ESG Investment Updates
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Asset executives fear exaggerated investments over sustainability-focused investments could become a resale scandal across the industry after regulators on both sides of the Atlantic sharpened their focus on environmental, social and managerial investments at German DWS has.
Investigations by regulators in Germany and the US, caused by allegations by the former head of sustainability at DWS, green wax – unjustified allegations of environmental practices – central to European investment industry.
Competitive fund houses now fear that they may also come under scrutiny over allegations of sustainability, which are difficult to measure and differ greatly from one fund to the next.
“The definition of what ESG or responsible investing really is has been discussed since it was created,” says Sébastien Thevoux-Chabuel, a portfolio manager at Comgest. “[What] with DWS, it can happen to almost any investor. ”
Desiree Fixler, who was fired from her role as global head of sustainability at DWS earlier this year, claims that the German asset manager made misleading statements in his 2020 annual report, claiming that more than half of his $ 900 billion in assets invested are ESG criteria.
DWS defended last week how it represents its numbers, saying it is always clear that it distinguishes between so-called “ESG integrated” assets, where sustainability issues are seen as part of the broader investment process for mainstream funds, and ESG assets, which specialize in products with the mandate to focus on sustainable investment.
Both BaFin, the German financial regulator, and US officials have investigated the matter.
Asset managers have been demonstrating their sustainability evidence over the past few years due to the high demand for ESG investments. The total assets in sustainable funds reach $ 2.24 tons at the end of June, at less than $ 1 tons at the end of the first quarter of 2020, according to Morningstar, the data provider, while investors seek investments that are good for the climate and society as well as to generate returns.
But Catherine Howarth, chief executive of ShareAction, the charity for responsible investing, said asset managers’ credibility over ESG investments “needs to be tested to the third degree”.
“I do not think DWS is the worst there is,” she said. ‘If DWS has this problem, many other asset managers have this problem. I do not think they were a standout or a total pariah – many others [asset managers] did something similar. ”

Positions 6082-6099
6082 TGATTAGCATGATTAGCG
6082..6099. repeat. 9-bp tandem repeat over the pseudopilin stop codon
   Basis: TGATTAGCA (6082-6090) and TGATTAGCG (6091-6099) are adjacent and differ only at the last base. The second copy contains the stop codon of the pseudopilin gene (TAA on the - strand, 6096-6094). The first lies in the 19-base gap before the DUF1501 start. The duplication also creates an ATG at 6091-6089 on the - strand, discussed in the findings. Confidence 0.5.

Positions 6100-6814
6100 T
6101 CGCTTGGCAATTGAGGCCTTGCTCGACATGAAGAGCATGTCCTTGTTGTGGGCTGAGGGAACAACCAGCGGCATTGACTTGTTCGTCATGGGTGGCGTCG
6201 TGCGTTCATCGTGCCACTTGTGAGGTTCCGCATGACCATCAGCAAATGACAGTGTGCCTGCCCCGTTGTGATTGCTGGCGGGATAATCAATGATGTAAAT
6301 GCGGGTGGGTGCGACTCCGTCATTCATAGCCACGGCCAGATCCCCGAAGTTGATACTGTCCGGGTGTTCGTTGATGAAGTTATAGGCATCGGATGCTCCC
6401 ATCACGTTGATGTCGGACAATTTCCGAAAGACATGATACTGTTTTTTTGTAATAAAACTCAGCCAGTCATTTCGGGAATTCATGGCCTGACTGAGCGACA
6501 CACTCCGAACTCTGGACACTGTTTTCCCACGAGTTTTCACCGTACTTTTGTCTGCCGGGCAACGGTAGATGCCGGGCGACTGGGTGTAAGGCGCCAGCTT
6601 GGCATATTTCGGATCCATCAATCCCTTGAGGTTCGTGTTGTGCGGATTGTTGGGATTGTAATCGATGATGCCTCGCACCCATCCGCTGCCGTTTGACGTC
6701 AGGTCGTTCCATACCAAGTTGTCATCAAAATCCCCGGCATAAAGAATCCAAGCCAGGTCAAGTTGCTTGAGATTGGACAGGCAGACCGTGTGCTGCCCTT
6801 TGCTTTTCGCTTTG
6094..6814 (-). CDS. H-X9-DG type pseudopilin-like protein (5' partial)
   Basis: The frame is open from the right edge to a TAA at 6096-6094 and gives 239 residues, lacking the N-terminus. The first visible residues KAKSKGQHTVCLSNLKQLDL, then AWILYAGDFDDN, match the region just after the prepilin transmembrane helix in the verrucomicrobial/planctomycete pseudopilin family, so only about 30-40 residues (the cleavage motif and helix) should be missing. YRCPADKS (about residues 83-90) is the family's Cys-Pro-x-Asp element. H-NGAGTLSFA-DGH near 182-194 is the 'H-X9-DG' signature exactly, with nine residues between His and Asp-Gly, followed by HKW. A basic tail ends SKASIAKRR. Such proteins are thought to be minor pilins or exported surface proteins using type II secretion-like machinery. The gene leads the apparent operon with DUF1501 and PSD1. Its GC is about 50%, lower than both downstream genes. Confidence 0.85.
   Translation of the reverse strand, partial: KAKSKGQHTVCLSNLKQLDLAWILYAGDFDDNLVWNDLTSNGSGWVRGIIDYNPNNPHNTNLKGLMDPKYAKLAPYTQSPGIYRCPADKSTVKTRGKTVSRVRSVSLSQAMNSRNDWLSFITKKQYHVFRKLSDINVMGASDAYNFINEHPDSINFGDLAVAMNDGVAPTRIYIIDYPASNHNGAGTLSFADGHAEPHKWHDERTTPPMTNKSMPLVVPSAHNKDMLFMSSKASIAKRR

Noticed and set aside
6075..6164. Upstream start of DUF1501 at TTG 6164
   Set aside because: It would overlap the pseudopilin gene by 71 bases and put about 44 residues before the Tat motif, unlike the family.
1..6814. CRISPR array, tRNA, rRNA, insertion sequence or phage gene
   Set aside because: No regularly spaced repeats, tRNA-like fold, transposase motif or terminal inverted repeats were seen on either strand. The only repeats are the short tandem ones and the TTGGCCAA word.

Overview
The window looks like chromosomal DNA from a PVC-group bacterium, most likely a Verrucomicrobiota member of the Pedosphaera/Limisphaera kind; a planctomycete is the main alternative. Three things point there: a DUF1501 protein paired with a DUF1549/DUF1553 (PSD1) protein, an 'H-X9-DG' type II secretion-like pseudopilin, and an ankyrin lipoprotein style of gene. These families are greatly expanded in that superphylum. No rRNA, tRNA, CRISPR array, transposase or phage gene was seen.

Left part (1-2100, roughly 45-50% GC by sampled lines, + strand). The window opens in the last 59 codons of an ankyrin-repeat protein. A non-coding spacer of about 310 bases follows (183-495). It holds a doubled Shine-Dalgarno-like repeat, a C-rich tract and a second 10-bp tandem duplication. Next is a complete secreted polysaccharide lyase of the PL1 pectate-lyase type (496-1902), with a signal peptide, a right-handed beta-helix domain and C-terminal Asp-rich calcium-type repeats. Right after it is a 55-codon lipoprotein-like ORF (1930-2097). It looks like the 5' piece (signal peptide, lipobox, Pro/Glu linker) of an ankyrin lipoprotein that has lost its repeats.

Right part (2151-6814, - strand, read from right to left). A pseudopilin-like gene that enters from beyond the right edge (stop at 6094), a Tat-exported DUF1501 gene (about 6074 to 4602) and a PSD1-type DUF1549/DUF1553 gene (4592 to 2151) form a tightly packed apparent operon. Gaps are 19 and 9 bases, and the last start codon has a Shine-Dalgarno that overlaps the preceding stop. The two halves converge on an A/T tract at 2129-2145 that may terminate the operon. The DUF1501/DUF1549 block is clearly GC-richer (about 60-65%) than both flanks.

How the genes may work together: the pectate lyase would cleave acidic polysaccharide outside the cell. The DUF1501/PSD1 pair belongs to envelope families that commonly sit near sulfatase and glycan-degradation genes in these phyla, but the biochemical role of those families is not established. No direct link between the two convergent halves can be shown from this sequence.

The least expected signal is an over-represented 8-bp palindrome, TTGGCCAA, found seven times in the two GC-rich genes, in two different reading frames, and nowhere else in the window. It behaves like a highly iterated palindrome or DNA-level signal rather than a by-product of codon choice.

Sustainability claims differ widely between asset managers and their clients. For example, some asset managers completely avoid stocks related to fossil fuels, while others believe it is better to invest in oily stocks and use them to put pressure on the boards of companies — an approach that may surprise some of their customers. Some fund managers buy bonds that impose a fine on borrowers if they do not reach green targets; others see it as a reward for failure.
Data providers that rate businesses according to sustainability methods also deliver different results. “Data quality is very poor,” said an operations manager familiar with DWS’s work in this space. “It’s like trying to invest with data from the 1980s.”
Several investment houses blamed the poor ESG data last year after receiving strong criticism over the inclusion of Boohoo in many sustainable funds, despite accusations of poor work practices in clothing factories.
A survey published by BlackRock last year among 425 investors, which together represent $ 25 tons of assets under management, found that poor quality or the availability of ESG data and analysis is the biggest obstacle to sustainable investment.
In addition, most large asset managers claim that ESG is integrated into all of their investments. Again, however, it is poorly defined. With one asset manager, integration can mean that portfolio managers have to consider a company’s ESG score before buying a stock, while at another they can be excluded from buying certain stocks.
“Integration differs by asset manager. The greenwash comes in when they do something different from what they say they do, ”said one ESG specialist at a global asset management company.
‘My biggest fear is waking up in the morning to find out that we are being accused of being green. This is the next resale scandal, “he said, adding that the growing popularity of sustainable investments means that” something like this will always happen “.
In July, the Financial Conduct Authority, the UK regulator, wrote to all asset managers to highlight concerns about applications to launch new funds with an ESG or sustainability focus, and warns that they ‘often contain claims that are not investigated’.
Other regulators are also raising awareness of ESG investments. New European rules, which came into force in March, is designed to wash green. The EU Regulation on the Disclosure of Sustainable Finance imposes new ESG reporting requirements on asset managers and other financial market participants.
BaFin, the German financial regulator, has also launched a consultation with the aim of tightening up the requirements that asset management companies must meet when setting up sustainable funds for retail investors.
All of this suggests that regulatory investigations into DWS are unlikely to be one-off.
“There seems to be more positive talk about ESG and a little less delivery by many fund managers,” said an investment industry specialist.